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Providing evidence to improve practice

Action: Parrot’s feather: Biological control using plant pathogens Control of Freshwater Invasive Species

Key messages

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  • One study in South Africa found that parrot’s feather plants survived after being treated with a strain of the bacterium Xanthomonas campestris.

Supporting evidence from individual studies


A study in South Africa (Morris et al. 1999) reported that parrot’s feather Myriophyllum aquaticum plants treated with a strain of the bacterium Xanthomonas campestris did not die. After treatment with a suspension of the bacterium all parrot’s feather sections above the water died. However, after six weeks new shoots developed from the submerged stems leading to plant recovery. No data or statistics were reported. Plants were sprayed with a suspension of the bacterium at a concentration of 108 colony-forming units/ml. Authors do not report where or when the trials were conducted.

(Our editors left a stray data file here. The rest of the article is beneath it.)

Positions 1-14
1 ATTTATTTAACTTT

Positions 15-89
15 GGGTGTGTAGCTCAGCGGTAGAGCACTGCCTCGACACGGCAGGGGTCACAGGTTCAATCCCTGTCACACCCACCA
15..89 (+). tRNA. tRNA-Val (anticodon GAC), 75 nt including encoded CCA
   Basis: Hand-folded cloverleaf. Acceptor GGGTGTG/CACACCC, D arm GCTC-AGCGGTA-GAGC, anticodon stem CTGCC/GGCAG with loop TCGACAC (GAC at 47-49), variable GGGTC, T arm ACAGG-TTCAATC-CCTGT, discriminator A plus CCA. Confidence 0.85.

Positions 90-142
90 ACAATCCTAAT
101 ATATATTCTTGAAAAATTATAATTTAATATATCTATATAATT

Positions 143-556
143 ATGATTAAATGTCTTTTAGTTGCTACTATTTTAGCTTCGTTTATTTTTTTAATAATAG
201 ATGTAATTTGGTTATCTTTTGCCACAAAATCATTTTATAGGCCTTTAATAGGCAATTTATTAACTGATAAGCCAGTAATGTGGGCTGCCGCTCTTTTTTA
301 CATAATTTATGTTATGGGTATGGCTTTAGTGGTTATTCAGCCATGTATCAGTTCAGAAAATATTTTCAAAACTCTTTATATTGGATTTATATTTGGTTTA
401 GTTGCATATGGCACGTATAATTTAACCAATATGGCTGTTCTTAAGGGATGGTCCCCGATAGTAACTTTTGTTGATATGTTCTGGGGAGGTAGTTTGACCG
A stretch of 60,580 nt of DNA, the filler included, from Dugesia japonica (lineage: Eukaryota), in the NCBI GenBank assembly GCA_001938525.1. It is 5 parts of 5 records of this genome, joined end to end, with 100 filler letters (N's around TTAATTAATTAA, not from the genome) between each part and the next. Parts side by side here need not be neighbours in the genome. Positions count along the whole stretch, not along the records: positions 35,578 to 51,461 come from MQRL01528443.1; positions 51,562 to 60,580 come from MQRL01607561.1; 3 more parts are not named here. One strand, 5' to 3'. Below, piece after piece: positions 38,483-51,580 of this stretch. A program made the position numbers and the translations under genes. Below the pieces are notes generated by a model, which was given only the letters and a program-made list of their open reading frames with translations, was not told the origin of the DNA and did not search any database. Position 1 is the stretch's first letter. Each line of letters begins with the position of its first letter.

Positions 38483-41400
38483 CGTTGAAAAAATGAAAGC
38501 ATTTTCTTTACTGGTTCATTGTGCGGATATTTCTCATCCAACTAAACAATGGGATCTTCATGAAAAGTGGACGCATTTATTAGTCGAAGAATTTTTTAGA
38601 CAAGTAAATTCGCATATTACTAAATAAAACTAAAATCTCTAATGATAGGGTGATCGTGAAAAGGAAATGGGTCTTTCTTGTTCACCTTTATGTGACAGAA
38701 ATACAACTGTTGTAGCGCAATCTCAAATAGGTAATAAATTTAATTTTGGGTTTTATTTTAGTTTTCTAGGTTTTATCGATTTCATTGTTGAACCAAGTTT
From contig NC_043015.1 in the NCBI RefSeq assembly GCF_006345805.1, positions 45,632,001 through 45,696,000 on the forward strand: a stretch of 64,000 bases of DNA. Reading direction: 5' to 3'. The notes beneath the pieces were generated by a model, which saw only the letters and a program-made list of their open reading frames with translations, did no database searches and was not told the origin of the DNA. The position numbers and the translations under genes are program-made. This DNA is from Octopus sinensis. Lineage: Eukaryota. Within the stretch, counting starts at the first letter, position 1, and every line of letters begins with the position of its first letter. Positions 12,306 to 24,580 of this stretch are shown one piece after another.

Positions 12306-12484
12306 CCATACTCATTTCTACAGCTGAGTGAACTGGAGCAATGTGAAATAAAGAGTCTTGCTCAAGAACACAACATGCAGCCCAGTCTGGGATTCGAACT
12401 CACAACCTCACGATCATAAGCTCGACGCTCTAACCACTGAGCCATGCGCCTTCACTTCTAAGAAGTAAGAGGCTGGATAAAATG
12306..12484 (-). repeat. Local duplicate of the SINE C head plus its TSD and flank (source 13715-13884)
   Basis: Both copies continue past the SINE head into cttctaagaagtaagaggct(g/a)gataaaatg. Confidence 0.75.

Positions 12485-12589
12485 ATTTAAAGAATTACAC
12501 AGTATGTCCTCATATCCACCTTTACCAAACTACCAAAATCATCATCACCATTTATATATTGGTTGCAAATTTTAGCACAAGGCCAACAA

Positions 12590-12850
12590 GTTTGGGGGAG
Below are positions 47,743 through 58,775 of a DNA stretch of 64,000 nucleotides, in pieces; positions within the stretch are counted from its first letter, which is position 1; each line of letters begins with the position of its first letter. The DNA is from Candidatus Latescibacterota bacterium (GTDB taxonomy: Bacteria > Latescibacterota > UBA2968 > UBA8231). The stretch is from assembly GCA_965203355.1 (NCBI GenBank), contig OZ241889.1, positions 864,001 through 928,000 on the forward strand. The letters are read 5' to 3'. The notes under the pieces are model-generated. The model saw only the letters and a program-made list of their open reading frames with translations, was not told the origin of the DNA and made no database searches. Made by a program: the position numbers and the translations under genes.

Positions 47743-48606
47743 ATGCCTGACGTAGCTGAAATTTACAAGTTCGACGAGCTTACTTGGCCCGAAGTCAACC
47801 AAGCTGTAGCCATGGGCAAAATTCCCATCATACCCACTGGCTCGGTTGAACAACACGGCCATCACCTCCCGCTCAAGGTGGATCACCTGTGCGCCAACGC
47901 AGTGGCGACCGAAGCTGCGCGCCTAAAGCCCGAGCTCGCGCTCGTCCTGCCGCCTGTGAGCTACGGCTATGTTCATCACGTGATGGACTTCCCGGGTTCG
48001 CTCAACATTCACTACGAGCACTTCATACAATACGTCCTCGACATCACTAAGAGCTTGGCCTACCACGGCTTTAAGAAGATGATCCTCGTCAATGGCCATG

Referenced papers

Please cite as:

Aldridge, D., Ockendon, N., Rocha, R., Smith, R.K. & Sutherland, W.J. (2019) Some aspects of control of freshwater invasive species. Pages 569-602 in: W.J. Sutherland, L.V. Dicks, N. Ockendon, S.O. Petrovan & R.K. Smith (eds) What Works in Conservation 2019. Open Book Publishers, Cambridge, UK.